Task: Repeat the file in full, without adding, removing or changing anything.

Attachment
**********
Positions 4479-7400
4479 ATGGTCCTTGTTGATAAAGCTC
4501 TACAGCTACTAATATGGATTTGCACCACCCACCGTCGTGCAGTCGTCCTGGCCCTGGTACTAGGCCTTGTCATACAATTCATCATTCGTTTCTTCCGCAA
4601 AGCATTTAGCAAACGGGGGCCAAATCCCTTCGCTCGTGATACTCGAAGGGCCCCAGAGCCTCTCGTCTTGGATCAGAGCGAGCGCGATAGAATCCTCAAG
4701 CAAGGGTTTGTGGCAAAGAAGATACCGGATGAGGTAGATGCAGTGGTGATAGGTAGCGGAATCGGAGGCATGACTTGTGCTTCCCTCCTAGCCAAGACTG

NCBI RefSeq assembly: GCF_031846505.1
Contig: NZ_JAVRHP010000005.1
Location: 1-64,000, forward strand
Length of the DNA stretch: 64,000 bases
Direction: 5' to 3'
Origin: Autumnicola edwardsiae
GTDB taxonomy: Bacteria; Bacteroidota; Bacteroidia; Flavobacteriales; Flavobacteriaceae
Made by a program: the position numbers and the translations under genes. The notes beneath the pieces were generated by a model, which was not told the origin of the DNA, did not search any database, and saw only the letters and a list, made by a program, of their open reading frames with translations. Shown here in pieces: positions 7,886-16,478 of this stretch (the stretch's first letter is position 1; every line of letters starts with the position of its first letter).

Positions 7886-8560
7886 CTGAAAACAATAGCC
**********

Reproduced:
Positions 4479-7400
4479 ATGGTCCTTGTTGATAAAGCTC
4501 TACAGCTACTAATATGGATTTGCACCACCCACCGTCGTGCAGTCGTCCTGGCCCTGGTACTAGGCCTTGTCATACAATTCATCATTCGTTTCTTCCGCAA
4601 AGCATTTAGCAAACGGGGGCCAAATCCCTTCGCTCGTGATACTCGAAGGGCCCCAGAGCCTCTCGTCTTGGATCAGAGCGAGCGCGATAGAATCCTCAAG
4701 CAAGGGTTTGTGGCAAAGAAGATACCGGATGAGGTAGATGCAGTGGTGATAGGTAGCGGAATCGGAGGCATGACTTGTGCTTCCCTCCTAGCCAAGACTG

NCBI RefSeq assembly: GCF_031846505.1
Contig: NZ_JAVRHP010000005.1
Location: 1-64,000, forward strand
Length of the DNA stretch: 64,000 bases
Direction: 5' to 3'
Origin: Autumnicola edwardsiae
GTDB taxonomy: Bacteria; Bacteroidota; Bacteroidia; Flavobacteriales; Flavobacteriaceae
Made by a program: the position numbers and the translations under genes. The notes beneath the pieces were generated by a model, which was not told the origin of the DNA, did not search any database, and saw only the letters and a list, made by a program, of their open reading frames with translations. Shown here in pieces: positions 7,886-16,478 of this stretch (the stretch's first letter is position 1; every line of letters starts with the position of its first letter).

Positions 7886-8560
7886 CTGAAAACAATAGCC